Q&A with Stephen Tang, PhD, President & CEO of the University City Science CenterBy Felicia D'Ambrosio |
As President and CEO of the University City Science Center, Dr. Stephen Tang is bridging the gap between innovations in Life Sciences emerging from universities, medical centers and research institutions, and the capital and mechanisms to bring these new technologies to market.
With state-of-the-art facilities spanning Market Street from 34th to 39th, the Center provides lab and office space for start-up and growing companies; business incubation is covered in a variety of programs like Quorum, an “entrepreneur’s clubhouse,” and QED, “a proof of concept program working with early, risky Life Science technologies to make them more attractive to investment,” says Tang.
In addition to linking companies homegrown and from outside the U.S., the Science Center keeps their feet on the ground in the West Philly community with programming for everyday citizens. “School children, veterans, artists, disadvantaged members of the community – once people have access to this tech, they can do great things.” He pauses for a minute. “Bill Gates is brilliant. But, he had access to technology no one else had.”
Why is the Science Center a nonprofit, when there is so much money to be made in medical technology, pharmaceuticals and life sciences? Why leave a big company like Olympus America or Millennium Cell, which you guided through their IPO, to do this work?
The Science Center was chartered in 1963 as a nonprofit; we are unlike any other nonprofit in the Philadelphia area in that we are shareholder-owned. Our shareholders are fellow nonprofits, primarily universities and medical research centers in the region.
What the science center does is act as a sort of “innovation intermediary,” which requires leadership and a staff that understands all sides of the project of commercializing technology. You have to know how scientists think, how venture capitalists think, how industry people think. I’ve done all of these things in my career. On a personal level, this is my way of giving back to the community. It’s a public service I find very satisfying.
Is Philadelphia poised to become a hub of science innovation, the way Silicon Valley is a center of tech innovation?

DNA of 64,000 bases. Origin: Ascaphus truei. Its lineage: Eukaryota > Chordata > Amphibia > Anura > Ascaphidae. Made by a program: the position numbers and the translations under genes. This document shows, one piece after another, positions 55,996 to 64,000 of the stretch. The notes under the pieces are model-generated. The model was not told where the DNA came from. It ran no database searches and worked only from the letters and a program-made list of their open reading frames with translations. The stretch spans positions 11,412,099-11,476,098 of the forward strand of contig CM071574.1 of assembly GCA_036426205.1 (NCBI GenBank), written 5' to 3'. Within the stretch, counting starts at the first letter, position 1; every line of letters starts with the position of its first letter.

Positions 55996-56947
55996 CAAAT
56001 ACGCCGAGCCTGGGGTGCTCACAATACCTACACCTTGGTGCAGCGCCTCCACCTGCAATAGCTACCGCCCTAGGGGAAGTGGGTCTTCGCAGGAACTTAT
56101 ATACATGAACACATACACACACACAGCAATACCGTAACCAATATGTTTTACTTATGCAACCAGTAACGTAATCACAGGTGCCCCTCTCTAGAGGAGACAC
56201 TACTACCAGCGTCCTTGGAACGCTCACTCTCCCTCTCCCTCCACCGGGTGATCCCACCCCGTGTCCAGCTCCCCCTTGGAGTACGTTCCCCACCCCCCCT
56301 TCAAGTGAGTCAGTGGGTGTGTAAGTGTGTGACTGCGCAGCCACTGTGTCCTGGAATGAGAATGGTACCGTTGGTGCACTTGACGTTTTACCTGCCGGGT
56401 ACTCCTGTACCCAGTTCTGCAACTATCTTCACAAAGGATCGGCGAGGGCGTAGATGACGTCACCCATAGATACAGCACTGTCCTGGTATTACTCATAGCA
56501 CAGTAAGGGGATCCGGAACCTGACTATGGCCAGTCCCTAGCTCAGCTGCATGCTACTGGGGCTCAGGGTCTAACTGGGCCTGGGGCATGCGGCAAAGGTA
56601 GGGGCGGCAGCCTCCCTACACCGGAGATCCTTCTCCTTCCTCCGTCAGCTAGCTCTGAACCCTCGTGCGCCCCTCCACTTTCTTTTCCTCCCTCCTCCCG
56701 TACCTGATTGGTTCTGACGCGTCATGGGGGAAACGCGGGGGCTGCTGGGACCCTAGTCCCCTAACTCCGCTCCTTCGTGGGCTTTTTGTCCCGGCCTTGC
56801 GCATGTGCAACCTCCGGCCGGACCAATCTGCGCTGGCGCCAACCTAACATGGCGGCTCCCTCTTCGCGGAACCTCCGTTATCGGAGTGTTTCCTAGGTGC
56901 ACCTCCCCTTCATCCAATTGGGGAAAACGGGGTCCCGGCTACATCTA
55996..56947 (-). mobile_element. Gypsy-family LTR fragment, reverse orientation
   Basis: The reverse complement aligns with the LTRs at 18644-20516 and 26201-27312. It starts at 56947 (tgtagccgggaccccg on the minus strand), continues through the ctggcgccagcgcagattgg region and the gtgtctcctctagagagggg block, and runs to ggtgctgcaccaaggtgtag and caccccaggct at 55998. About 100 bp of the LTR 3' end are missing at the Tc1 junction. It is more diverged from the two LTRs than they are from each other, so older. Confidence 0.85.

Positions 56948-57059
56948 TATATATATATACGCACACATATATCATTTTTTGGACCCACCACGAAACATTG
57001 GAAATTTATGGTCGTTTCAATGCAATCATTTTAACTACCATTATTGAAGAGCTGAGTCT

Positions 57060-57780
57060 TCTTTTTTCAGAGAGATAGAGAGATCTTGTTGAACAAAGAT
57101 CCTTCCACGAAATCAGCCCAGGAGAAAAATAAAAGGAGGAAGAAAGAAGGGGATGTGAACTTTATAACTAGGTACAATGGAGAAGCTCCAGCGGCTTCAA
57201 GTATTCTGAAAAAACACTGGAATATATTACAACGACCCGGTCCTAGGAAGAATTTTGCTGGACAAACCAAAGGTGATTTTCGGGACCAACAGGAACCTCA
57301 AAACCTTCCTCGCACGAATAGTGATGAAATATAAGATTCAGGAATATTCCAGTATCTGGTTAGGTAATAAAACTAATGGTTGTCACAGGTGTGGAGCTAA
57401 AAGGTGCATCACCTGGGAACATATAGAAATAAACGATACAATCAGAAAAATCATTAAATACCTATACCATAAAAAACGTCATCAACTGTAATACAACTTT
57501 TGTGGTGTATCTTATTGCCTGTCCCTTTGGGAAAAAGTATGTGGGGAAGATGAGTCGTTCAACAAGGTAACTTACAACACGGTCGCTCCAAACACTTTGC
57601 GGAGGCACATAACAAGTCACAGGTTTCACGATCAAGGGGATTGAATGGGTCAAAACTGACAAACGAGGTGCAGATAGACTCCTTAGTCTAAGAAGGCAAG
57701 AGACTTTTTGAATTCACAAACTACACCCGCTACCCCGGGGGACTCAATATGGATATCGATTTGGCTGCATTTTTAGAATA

The answer is yes, but we are frustrated by the pace. The Philadelphia region of Southeastern PA, New Jersey, and Delaware. has the highest concentration of universities of anywhere in the country – and there is a tremendous amount of research that goes on in our region, both funded and by companies in Philadelphia. We certainly have the intelligence and technology to do so, but the task at hand is working better together to create the circumstances for productive innovation.
What do you see as the main obstacle to this sort of productive collaboration?
Perhaps you’ve heard of the book The Rainforest [by Victor W. Hwang and Greg Horowitt]. It’s about creating the next Silicon Valley; the authors are submitting that there are some attributes, or rules, if you will, in creating a rainforest [a metaphor for the conditions that produced Silicon Valley]. To create high innovation, you have to create a rainforest, not a plantation – you can’t industrialize innovation. You can create circumstances where innovative people will get together and combine resources. Let me share the “rules,” they are all very short.
1. Break rules and dream
2. Open doors and listen
3. Trust and be trusted
4. Experiment and iterate together
5. Seek fairness, not advantage
6. Error, fail, and persist
7. Pay it forward
Those are all very nonprofit-y ideals.
Yet, they are talking about creating an economic powerhouse like Silicon Valley. For many years, the Science Center has been promoting business entrepreneurs. These days, we spend just as much time with civic and social entrepreneurs. I’m predicting the lines will be blurred between these three constituencies. Those Rainforest rules are really saying, it doesn’t matter what your cause, if you want a robust ecosystem, all those rules apply.
We have several large pharmaceutical companies in the Philadelphia region. How to they contribute to the broader growth, in economics and innovation, to this idea of an ecosystem?